The Darkness II is best described as a natural evolution for the comic-inspired series. With Unreal developer Digital Extremes taking over from Starbreeze a number of changes have been made, all of which build on the original experience; working in the fluid gameplay and visual flare one would expect from a modern first person shooter and then some.
It’s been two years since lead protagonist Jackie Estacado ruined “Uncle” Paulie, second Don of the Franchetti crime family, sabotaging his drug ring before rolling up to the half-pint’s island mansion to finish him off. Jackie is now the head of the Manhattan-based syndicate, running things the traditional way, though still scarred after the murder of love interest, Jenny Romano. To make matters worse Jackie is still battling to control The Darkness, a hellish entity which bestows nearly unstoppable powers unto its carrier; Jackie almost succumbed to its grasp, narrowly avoiding becoming its puppet.
Penned by Paul Jenkins who also wrote for the first game, The Darkness II has its own standalone story, though still feeds in characters and places from the comic book series. Riddled with set pieces and unique personalities the narrative has plenty of substance, and even for those who have been following The Darkness there is still an element of unpredictability, Jackie facing a harrowing dilemma which is bound to be central focus of the game.
Over the duration of the current platform generation, our conceptions of the FPS genre have changed significantly. Returning to the original Darkness after having played Modern Wafare, Bad Company, Crysis, Homefront etc. will feel like a step back in time for some. Though fully functional and just as rewarding, it lacked the same finesse, precision and feature set of your modern day first person shooter. That said, it did feature open environments, dialogue trees and an engaging side quest mechanic, mainly thanks to the unique design traits of Butcher Bay developer Starbreeze Studios.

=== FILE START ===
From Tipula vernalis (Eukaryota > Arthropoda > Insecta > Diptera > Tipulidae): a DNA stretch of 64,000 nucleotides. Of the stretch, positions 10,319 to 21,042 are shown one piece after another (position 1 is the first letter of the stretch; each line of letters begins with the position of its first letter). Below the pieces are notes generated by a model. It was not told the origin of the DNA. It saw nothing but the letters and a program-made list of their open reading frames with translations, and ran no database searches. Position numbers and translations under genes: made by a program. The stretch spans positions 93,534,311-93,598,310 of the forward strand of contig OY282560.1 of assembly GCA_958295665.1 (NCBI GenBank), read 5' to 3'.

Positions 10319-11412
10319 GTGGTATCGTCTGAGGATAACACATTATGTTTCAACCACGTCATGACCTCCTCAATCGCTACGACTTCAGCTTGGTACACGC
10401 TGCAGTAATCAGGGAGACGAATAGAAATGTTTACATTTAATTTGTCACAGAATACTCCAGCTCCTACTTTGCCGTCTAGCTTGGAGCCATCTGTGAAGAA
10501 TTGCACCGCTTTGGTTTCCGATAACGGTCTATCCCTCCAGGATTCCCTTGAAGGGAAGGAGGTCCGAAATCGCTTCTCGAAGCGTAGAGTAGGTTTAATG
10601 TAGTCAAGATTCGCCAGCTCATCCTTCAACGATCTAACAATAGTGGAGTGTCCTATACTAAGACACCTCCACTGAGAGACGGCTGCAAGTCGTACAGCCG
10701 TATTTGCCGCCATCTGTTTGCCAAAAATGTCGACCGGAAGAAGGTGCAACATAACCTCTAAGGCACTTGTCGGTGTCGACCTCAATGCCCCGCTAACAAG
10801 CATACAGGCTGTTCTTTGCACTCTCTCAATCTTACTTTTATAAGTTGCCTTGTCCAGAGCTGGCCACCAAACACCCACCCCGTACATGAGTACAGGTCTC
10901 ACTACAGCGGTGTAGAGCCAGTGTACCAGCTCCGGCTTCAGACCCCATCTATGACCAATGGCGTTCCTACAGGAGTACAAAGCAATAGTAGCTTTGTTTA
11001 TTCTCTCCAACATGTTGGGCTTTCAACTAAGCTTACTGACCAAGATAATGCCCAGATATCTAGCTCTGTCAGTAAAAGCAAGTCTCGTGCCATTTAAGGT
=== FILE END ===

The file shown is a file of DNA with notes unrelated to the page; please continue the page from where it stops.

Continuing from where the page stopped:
The Darkness II is best described as a natural evolution for the comic-inspired series. With Unreal developer Digital Extremes taking over, a number of changes have been made, all of which build on the original experience, working in the fluid gameplay and visual flare one would expect from a 2012 blockbuster release.
Ironsights and sprinting, two staples of the modern FPS, now feature in The Darkness II after being notably absent from the original; adding a much-needed degree of accuracy and maneuverability to the gameplay. Unlike the first instalment, the sequel is also much more linear, doing away with the somewhat excessive walking between environments for a limited, narrow design which lends itself to the game’s new cinematic approach. That’s not to say environments are de-characterised altogether, if anything they are the defining aspect of each level. Digital Extremes even working in locations from the original game, including an updated take on the Canal Street Station.